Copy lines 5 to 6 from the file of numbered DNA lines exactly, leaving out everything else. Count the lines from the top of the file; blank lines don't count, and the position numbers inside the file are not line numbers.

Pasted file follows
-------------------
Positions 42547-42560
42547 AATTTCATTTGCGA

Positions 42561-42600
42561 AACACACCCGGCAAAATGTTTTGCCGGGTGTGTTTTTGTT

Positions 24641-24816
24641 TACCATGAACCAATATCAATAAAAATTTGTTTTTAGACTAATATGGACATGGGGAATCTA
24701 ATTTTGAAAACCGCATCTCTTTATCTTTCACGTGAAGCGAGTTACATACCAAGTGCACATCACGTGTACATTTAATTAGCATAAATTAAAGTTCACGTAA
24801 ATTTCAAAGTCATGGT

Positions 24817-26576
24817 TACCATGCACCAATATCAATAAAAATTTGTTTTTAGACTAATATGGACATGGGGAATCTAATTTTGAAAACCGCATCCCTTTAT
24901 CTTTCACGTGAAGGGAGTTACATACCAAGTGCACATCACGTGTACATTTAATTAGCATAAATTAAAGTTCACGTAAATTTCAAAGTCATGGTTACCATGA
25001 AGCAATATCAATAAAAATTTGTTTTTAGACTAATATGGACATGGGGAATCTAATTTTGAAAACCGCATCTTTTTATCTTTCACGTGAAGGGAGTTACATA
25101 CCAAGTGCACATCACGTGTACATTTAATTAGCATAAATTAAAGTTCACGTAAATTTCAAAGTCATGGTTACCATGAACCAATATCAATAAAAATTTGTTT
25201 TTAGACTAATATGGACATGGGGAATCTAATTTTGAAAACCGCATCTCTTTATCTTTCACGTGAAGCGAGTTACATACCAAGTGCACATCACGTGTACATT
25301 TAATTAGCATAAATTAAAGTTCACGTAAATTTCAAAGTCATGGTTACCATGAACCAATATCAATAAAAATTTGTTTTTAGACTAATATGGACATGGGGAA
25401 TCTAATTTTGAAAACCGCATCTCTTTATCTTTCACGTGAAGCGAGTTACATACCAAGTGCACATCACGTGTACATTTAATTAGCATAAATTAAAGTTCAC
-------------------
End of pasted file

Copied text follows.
Positions 24641-24816
24641 TACCATGAACCAATATCAATAAAAATTTGTTTTTAGACTAATATGGACATGGGGAATCTA